Paternal grandmother — Breast cancer link?

Originally Published: June 19, 1998 - Last Updated / Reviewed On: August 15, 2012
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Dear Alice,

My father's mother had breast cancer and died around the age of 45 - 50. Can I possibly get it through my father, or can you only contract it through heredity if it's passed on through females?

Dear Reader,

Family history, including specific genetic mutations and family lifestyle, is important in figuring out a person's risk for breast cancer. The good news is that lifestyles can be changed, and inheriting an altered or mutated gene that has been linked to breast cancer does not necessarily mean that breast cancer will develop. In fact, the American Cancer Society states that only "5% to 10% of breast cancer cases are hereditary as a result of gene changes (mutations)."

Certain mutated genes can be passed through the mother or the father. This is seen most commonly in the BRCA1 and BRCA2 (Breast Cancer 1 and 2) genes, which are found on chromosome #17 and #13, respectively. BRCA1 and BRCA2 are tumor suppressor genes. Because these genes are found on these particular chromosomes (and not sex chromosomes), a son or daughter can receive altered BRCA1 or BRCA2 genes from either the mother or the father (men can get breast cancer, too, but the risk of developing it is much lower).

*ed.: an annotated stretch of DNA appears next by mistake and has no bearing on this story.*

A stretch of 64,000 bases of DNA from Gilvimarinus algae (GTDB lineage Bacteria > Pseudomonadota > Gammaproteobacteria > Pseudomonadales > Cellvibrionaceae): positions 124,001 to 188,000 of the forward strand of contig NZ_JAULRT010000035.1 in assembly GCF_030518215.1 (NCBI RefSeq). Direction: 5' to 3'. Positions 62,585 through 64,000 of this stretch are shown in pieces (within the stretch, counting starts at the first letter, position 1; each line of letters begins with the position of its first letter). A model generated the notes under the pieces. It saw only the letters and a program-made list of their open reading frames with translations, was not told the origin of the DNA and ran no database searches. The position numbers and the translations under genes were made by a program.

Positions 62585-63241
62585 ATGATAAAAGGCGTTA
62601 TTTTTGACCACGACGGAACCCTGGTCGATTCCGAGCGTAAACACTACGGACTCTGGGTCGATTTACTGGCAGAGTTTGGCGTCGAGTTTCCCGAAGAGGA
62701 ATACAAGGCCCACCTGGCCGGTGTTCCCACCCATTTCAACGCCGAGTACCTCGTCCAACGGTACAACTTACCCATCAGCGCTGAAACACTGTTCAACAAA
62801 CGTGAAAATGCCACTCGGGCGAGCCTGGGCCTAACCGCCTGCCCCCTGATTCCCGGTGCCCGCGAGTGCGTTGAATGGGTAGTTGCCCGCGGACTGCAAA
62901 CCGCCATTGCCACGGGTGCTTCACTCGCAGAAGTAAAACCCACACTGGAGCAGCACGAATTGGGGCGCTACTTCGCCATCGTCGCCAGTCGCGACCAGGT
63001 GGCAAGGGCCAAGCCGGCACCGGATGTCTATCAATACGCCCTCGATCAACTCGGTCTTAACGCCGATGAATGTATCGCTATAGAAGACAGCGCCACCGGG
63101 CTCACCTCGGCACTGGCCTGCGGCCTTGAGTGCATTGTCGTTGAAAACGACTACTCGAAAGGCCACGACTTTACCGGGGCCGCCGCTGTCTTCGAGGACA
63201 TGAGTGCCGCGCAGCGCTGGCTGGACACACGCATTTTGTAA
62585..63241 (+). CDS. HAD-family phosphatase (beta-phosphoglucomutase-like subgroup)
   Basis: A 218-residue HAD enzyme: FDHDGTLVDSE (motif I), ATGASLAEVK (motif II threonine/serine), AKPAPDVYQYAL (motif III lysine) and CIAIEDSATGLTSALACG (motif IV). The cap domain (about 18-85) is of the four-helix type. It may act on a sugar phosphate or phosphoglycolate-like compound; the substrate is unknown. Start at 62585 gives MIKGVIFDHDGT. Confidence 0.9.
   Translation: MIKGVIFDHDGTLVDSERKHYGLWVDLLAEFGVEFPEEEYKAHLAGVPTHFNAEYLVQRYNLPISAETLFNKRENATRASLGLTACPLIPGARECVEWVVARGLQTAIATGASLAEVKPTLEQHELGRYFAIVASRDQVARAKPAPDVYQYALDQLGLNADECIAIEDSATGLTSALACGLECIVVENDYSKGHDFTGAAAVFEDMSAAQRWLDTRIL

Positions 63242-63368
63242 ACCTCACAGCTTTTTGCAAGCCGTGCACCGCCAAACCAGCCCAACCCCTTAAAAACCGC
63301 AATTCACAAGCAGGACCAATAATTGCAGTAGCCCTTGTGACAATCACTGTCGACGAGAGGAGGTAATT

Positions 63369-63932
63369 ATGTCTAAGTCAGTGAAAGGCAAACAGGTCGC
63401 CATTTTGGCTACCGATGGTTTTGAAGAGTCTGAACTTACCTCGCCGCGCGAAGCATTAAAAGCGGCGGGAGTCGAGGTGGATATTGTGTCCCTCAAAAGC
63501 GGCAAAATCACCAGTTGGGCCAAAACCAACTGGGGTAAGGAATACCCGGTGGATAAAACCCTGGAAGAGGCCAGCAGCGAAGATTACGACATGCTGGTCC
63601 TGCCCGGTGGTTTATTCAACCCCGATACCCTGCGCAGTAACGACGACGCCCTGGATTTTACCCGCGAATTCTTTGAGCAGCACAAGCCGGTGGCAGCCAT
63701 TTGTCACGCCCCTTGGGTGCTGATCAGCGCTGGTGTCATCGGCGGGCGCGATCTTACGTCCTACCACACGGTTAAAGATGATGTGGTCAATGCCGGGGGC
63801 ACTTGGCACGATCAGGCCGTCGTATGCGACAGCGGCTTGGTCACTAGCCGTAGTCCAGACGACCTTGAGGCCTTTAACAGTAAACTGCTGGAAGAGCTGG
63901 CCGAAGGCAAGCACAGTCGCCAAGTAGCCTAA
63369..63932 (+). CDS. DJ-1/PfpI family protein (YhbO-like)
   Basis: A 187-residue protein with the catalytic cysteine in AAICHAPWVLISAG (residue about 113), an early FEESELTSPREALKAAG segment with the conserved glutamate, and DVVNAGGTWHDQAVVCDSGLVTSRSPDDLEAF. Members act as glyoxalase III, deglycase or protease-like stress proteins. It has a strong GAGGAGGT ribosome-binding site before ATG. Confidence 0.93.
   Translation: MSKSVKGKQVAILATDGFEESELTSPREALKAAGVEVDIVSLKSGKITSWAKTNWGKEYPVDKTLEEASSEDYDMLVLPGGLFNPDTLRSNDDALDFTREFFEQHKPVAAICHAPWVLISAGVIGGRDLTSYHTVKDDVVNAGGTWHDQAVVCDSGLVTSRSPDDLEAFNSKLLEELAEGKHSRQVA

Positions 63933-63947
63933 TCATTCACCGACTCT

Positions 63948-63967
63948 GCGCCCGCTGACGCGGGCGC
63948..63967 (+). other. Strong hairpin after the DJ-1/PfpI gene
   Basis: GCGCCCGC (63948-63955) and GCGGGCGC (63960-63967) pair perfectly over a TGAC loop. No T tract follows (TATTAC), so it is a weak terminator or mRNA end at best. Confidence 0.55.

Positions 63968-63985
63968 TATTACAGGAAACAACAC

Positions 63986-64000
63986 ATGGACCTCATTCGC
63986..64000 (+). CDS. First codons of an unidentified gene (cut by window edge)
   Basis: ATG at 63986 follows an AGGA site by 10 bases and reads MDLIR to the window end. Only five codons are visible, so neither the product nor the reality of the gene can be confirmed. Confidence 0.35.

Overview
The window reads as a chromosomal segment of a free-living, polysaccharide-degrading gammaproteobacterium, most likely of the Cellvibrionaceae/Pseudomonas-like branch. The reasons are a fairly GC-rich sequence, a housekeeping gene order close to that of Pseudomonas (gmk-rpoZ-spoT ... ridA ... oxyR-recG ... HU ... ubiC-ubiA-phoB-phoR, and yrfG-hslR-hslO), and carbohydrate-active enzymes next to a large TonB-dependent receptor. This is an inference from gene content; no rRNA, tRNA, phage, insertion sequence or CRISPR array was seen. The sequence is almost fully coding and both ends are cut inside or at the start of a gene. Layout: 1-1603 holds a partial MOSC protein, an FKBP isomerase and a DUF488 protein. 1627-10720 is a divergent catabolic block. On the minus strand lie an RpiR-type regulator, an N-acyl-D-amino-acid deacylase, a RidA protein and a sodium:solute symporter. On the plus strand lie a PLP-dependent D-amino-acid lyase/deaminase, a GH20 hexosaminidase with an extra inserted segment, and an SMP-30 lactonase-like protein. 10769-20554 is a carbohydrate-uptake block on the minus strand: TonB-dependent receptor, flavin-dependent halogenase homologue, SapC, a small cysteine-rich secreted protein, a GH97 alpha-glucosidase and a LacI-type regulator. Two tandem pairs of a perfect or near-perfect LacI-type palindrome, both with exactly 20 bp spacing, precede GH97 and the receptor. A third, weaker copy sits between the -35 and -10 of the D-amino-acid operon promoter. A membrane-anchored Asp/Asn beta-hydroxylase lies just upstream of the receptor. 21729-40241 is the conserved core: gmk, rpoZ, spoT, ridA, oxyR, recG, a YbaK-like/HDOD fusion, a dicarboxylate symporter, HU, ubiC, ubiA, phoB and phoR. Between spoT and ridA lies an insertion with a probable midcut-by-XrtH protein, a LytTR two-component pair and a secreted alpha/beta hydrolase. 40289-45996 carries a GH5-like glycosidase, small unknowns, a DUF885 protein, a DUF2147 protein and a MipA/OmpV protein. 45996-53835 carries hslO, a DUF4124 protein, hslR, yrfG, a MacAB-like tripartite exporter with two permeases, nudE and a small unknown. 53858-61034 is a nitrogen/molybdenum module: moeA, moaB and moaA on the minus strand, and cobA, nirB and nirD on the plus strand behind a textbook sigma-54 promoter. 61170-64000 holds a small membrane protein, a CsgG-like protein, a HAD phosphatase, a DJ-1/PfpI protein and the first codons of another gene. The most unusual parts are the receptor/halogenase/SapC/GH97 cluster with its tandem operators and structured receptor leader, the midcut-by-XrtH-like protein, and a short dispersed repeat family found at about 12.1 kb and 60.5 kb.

Every person, regardless of whether or not s/he has or will have breast cancer, has two copies of the BRCA1 gene (one on each chromosome #17) and two copies of the BRCA2 gene (one on each chromosome #13). Mutations in one or both copies of either gene can increase the risk of developing certain types of cancer, including breast and ovarian cancer.

If a mother has a gene mutation that may increase her risk of developing breast cancer on a chromosome that is not a sex chromosome, then there is approximately a 50/50 chance that she will pass that gene mutation onto her son or daughter. If the son or daughter received a copy of the mutated gene, there is again about a 50/50 chance that s/he will pass it on to his/her son or daughter. If the son or daughter did not receive a copy of the mutated gene, it is unlikely that he or she will pass on a defective copy of the gene on to the next generation, unless that gene somehow becomes mutated.

If you have other questions or would like more information, you can check out the American Cancer Society, the National Cancer Institute, and Breastcancer.org.

Alice